The United States, Japan and South Korea are working toward thwarting North Korea’s possible plans of conducting its sixth nuclear test this month. Seoul’s Ministry of National Defense said late Thursday that the country was making further moves to strengthen trilateral military partnerships with Washington and Tokyo to counter Pyongyang’s growing missile threats.
Officials from the three countries conducted a conference call late Thursday to discuss the Kim Jong Un regime’s test-firing of a possible KN-15 missile, also known as Pukguksong-2, which flew about 37 miles before hitting international waters with a maximum altitude of over 117 miles Wednesday.
Japan, U.S. and South Korea officials “strongly denounced” the provocation from North Korea in violation of U.N. Security Council resolutions that ban the reclusive country from firing any ballistic missile, Seoul’s ministry said, according to Yonhap News Agency. Authorities also stressed that the North’s continuous nuclear advancement posed a serious threat to the peace and security of the peninsula and East Asia.
Brig. Gen. Park Chul-kyun, deputy director general for international policy at the South Korean ministry; Andrew Winternitz, U.S. acting deputy assistant secretary of defense for East Asia; and Koji Kano, director for defense policy at Japan’s defense ministry joined the conference call.
North Korea has continued its threat against the U.S. and South Korea despite several warnings from the international community. On Thursday, Pyongyang’s foreign ministry released a memorandum saying the U.S. should be totally accountable for a possible outbreak of war on the Korean Peninsula.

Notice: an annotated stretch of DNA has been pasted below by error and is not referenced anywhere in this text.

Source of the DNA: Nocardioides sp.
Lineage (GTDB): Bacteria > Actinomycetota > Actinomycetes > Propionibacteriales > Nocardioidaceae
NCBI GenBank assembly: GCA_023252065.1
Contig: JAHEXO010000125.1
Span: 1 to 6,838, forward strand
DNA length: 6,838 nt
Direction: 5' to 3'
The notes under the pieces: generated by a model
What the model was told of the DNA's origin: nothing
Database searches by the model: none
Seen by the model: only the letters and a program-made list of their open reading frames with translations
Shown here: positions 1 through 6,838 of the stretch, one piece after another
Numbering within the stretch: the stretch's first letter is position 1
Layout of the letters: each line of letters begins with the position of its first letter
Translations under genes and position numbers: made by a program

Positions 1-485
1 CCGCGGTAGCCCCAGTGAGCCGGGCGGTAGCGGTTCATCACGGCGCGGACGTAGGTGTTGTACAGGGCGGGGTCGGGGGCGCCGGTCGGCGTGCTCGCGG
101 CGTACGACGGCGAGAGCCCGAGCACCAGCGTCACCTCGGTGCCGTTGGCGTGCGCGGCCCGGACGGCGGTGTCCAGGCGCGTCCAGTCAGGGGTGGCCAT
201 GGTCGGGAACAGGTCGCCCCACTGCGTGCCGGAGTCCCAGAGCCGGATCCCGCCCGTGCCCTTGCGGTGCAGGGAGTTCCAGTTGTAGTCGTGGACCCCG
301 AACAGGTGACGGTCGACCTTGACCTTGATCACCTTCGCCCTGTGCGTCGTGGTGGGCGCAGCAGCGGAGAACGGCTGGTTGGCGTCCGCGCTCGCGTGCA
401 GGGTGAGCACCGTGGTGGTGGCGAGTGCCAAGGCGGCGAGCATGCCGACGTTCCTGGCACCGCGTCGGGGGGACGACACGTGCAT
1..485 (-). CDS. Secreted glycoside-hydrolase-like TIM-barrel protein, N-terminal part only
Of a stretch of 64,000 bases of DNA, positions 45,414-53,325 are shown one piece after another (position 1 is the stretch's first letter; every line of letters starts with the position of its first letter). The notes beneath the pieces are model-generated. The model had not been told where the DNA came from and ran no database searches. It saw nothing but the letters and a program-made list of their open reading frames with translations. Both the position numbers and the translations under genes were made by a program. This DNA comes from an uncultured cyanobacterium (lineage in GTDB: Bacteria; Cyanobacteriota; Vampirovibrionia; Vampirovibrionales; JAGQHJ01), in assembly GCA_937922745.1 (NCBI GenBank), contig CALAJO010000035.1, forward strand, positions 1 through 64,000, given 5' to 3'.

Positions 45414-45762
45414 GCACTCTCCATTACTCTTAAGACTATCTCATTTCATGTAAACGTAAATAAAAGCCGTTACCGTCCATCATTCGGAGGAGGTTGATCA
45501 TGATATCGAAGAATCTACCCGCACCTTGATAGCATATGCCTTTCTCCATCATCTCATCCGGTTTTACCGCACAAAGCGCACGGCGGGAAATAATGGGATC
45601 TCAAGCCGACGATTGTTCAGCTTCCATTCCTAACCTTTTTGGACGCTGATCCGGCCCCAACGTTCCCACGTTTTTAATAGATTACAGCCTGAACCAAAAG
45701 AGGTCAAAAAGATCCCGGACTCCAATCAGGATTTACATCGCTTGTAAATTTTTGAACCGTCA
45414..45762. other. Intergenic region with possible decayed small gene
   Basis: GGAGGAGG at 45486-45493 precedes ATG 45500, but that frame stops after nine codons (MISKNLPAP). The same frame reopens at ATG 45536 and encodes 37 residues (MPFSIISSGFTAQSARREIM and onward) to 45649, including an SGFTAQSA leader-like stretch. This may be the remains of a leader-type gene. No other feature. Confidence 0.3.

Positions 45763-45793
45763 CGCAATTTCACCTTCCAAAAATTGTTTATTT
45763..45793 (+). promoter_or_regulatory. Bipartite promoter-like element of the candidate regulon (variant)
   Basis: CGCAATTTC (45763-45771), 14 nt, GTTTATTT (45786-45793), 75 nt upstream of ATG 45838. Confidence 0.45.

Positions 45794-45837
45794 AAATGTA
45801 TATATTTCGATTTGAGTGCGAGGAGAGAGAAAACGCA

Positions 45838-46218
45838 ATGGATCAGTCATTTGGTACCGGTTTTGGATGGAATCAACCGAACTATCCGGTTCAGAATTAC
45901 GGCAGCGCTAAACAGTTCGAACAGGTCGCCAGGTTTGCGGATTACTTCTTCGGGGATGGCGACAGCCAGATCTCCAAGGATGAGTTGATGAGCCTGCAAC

“The release of the memorandum appears to be aimed at bolstering internal solidarity and sending a message toward the outside world,” Lee Eugene, a South Korean ministry vice spokesperson, told a regular press briefing Thursday.
North Korea’s missile launch Wednesday came just days after it warned it will “mercilessly smash the enemy’s (South Korea and the U.S.) moves with its own style of special operation and preemptive attack” in retaliation to the joint drills by South Korea-U.S. special operations teams in Seoul. The annual military drills began March 1 and will continue through the end of next month.
“We think that North Korea is ready to carry out the sixth nuclear test at any time upon the leadership’s decision,” Lee said Thursday. “We are closely monitoring the situation in collaboration with the U.S.”
While discussion continues on ways to tackle North Korea’s upcoming nuclear and ballistic missile tests, South Korea test-fired a nearly 500-mile range ballistic missile capable of reaching anywhere in Pyongyang.